Other than the addition of too much adjunct, in general, a young beer is prone to give off cidery or green-apple like flavors. This is due to a presence of acetaldehyde, which is an intermediate compound of alcohol. This flavor diminishes after aging and conditioning, as it allows the yeast the proper amount of time to reabsorb acetaldehyde and convert it into alcohol. So let those bottles age longer, especially at warmer temperatures (68-75°F), and you should notice your beer tasting considerably cleaner and crisper.

Community Slang

  • LBK- Little Brown Keg (Mr. Beer fermenter)
  • SWMBO- She Who Must Be Obeyed. Don't forget that when it comes to making beer! She can destroy you!
  • RDWHAHB- Relax Don't Worry Have A Home Brew, this is the best part when it comes to making beer. Let the beer do its thing and enjoy a nice cold one!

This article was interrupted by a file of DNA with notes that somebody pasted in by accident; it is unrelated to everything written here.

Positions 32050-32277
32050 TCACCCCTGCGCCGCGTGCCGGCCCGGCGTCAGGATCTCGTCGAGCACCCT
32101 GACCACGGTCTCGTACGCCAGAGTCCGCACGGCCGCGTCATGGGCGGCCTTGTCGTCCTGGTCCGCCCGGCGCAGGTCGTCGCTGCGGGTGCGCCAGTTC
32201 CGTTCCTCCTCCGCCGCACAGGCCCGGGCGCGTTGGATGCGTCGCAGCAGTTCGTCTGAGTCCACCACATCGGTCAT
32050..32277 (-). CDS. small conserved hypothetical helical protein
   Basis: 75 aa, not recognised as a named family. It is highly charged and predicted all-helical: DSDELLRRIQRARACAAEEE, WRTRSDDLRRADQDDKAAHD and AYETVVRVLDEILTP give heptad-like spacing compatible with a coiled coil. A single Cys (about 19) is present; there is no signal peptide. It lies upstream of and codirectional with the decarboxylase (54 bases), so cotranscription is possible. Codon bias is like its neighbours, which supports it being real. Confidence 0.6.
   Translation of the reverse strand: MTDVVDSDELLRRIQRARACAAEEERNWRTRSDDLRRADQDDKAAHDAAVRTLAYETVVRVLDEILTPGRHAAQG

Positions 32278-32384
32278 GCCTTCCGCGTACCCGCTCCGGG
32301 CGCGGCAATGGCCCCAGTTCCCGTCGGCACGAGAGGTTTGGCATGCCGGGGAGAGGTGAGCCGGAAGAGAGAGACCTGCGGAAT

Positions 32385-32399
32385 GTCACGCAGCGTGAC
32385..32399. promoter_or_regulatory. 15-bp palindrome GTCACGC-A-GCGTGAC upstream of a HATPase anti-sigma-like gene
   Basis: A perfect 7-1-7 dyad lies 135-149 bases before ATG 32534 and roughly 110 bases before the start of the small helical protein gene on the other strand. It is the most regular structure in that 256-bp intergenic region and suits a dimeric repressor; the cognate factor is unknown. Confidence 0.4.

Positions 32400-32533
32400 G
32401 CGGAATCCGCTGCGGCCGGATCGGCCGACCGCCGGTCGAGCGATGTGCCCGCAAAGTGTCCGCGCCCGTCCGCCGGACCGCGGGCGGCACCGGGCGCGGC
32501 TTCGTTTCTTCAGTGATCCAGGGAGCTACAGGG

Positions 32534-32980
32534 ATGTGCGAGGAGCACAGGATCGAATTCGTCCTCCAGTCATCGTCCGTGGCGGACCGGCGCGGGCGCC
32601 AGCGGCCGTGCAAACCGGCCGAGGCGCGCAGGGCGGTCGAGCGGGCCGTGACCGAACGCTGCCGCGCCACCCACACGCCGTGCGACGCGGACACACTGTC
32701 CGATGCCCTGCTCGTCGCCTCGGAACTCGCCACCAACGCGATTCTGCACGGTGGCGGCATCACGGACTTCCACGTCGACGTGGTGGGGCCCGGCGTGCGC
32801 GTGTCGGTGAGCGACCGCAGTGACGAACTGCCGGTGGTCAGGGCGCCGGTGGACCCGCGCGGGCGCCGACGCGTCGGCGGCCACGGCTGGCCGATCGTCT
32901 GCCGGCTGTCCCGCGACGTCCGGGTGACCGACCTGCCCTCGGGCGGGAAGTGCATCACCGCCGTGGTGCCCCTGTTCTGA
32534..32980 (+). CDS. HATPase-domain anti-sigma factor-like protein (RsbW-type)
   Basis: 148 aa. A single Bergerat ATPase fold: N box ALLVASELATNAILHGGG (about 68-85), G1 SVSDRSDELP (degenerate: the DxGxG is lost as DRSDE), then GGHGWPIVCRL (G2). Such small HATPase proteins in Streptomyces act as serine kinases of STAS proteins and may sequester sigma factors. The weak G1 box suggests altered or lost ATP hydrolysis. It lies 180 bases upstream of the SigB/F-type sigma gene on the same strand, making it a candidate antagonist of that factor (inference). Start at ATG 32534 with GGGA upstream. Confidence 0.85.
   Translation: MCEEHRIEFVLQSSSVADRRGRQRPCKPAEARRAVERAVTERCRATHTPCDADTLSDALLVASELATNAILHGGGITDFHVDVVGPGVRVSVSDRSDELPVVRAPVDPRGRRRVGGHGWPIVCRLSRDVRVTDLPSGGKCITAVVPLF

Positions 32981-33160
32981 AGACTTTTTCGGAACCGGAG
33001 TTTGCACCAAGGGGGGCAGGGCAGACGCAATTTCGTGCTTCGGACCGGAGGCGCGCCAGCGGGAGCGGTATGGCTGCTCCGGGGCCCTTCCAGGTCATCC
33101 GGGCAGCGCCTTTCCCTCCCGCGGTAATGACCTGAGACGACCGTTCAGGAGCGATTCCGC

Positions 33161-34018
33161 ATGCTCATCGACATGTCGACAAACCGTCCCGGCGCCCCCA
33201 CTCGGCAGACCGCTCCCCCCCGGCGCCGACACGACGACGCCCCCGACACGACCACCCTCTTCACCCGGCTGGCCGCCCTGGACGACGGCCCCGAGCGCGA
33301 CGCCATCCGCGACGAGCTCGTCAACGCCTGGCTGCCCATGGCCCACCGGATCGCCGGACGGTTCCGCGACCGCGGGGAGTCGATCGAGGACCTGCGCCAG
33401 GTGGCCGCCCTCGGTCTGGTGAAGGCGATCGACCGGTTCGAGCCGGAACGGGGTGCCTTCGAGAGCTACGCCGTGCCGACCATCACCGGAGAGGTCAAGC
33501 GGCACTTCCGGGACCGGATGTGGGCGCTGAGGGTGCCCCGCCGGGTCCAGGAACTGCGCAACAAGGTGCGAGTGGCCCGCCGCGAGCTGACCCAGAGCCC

• IMHO- In My Humble/Honest Opinion, remember this is an open community for discussion so don't take anything to heart, we are all trying to help! Do what is best for you.

One thing to remember with the vast number of people on here is that there are tons of different opinions and different ways to do things. What works for one does not work for all, so do what works best for you and gets you the best tasting beer. Just make sure to have fun and enjoy the wonderful art of brewing beer!

Hoppy Brewing!

  • Rhapsody on Blue

    Blueberries and summer were made for each other. That’s why our July Recipe of the Month is Rhapsody on Blue: a light, slightly hazy summer blonde with just a touch of the blues. Grand Bohemian Czech Pilsner makes a nice balanced malt base on which to begin building, and the Golden BrewMax LME provides just a hint of twang from the wheat. The blueberry flavor is subtle, but stays true to the fruit’s flavor.